South Korea's Hyundai Motor will launch its standalone premium auto brand Genesis in China within two to three years, betting on a luxury lane to profit as competition bites at the lower end of the world's biggest auto market.
South Korea’s Hyundai Motor will launch its standalone premium auto brand Genesis in China within two to three years, betting on a luxury lane to profit as competition bites at the lower end of the world’s biggest auto market. Genesis brand chief Manfred Fitzgerald told Reuters in a recent interview the company is considering building Genesis models in China “For sure. But there are also other examples of (automakers) who live pretty well off of importing cars,” he said, citing Toyota Motor Corp’s Lexus.
The plans come as Hyundai tries to reverse out of 10 straight quarters of falling profit, hit in part by weakness in China.
Rolling out Genesis in key markets like China marks a shift for a company better known for making value-for-money cars and lacking the brand cachet and tradition of Germany’s BMW , Mercedes-Benz and Audi. That trio dominates the luxury market globally – and in China.
“The luxury customer in China is very brand-conscious,” said U.S. national Fitzgerald, 53. The former executive with Audi’s Lamborghini brand was speaking at the first, and so far only, standalone Genesis store, in a glitzy mall in Hanam on the outskirts of Seoul featuring cars like G80 sedans that can fetch up to 74 million won ($67,100).
“If you don’t get your brand right, you can have the best product in the world, it won’t work,” said Fitzgerald. “In two, three years’ time we will be entering China,” he said, declining to give sales targets for a global rollout that will follow launches in Korea late last year and in the United States last month.
In China, imported cars carry a duty of more than 20 percent, putting pressure on automakers to produce locally.
Genesis will open more standalone outlets, said Fitzgerald, and is exploring unspecified locations for its first U.S. store. The Genesis line-up currently features two models, a range that the company plans to expand to six by 2020, including two sport utility vehicles.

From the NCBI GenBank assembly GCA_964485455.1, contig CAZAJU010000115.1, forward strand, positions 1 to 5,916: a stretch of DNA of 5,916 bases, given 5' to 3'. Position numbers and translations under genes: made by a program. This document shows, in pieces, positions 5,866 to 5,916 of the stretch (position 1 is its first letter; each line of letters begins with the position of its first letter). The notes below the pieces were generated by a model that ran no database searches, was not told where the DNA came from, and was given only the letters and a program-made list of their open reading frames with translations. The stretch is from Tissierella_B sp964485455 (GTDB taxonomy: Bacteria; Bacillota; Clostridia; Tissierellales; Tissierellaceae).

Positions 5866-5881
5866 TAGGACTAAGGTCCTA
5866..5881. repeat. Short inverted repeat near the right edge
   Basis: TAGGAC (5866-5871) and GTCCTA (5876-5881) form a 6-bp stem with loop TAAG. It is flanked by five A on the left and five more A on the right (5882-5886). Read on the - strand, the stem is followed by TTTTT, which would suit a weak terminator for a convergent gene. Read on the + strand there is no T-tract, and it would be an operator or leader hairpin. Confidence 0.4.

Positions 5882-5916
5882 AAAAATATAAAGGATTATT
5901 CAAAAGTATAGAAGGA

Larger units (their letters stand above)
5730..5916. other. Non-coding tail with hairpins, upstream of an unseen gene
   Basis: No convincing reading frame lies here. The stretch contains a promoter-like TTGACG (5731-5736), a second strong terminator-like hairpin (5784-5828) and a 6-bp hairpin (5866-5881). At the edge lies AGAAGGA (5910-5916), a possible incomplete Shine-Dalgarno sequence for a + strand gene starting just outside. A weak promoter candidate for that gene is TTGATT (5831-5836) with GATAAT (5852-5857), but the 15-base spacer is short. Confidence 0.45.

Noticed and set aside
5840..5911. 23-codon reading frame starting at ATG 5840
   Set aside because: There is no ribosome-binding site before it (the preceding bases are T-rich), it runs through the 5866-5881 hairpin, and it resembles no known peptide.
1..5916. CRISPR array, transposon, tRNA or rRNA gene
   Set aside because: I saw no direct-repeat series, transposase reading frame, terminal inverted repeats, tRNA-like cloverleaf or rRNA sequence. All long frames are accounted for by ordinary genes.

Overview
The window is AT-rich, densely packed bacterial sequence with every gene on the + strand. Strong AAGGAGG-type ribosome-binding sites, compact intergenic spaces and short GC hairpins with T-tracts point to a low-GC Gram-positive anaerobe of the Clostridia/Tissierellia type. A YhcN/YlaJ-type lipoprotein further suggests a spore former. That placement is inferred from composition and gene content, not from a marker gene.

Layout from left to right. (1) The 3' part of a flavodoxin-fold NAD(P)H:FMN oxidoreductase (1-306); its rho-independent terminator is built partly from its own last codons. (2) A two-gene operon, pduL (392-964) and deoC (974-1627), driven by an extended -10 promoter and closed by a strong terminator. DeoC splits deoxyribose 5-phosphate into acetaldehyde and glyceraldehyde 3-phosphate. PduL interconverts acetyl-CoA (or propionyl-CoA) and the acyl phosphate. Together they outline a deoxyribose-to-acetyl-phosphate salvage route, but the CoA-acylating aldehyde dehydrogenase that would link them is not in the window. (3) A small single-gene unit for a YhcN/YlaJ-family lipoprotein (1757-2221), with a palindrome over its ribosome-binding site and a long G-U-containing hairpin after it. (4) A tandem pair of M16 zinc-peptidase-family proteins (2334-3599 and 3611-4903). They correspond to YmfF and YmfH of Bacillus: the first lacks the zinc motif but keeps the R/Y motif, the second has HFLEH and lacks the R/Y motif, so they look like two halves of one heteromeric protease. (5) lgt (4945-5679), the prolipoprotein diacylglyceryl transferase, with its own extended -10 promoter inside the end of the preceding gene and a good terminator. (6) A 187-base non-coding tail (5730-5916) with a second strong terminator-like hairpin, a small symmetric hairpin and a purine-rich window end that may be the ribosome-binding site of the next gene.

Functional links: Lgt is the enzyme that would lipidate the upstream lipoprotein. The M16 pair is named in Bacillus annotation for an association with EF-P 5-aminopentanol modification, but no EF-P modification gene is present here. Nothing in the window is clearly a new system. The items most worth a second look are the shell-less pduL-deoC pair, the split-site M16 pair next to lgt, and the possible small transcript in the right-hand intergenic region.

Consultants like Eric Noble, president of California-based consultancy CarLab, say getting the sales channel right for premium cars is as important as the product itself.
For now, over 300 of Hyundai’s more than 800 U.S. dealerships will also be selling the Genesis brand, posing an added challenge for differentiating it from Hyundai. By comparison, Toyota’s Lexus is sold through separate dealerships.
“From a product standpoint, the prospects of the (Genesis) brand are encouraging,” said Noble. “But from a distribution standpoint, at least here in North America, it is much more problematic.”
Hyundai Motor Group Chairman Chung Mong-koo, now 78, took the helm in 2000 and turned Hyundai and its Kia Motors affiliate into the world’s fifth-largest automotive group by making inexpensive but reliable small cars.
But the veteran’s 45-year-old son and vice-chairman Chung Eui-sun has sought to move Hyundai up the value chain. He spearheaded the move last November to hive off the Genesis sedan into a standalone brand, tapping a segment growing faster than the mass market to generate higher margins.
Fitzgerald said meeting with the younger Chung was a “tipping point” in his decision to join a company long known for promoting from within.
“He definitely gave me the feeling that no matter how long and how troublesome and how tedious this might be, they are in for it and they want to succeed.”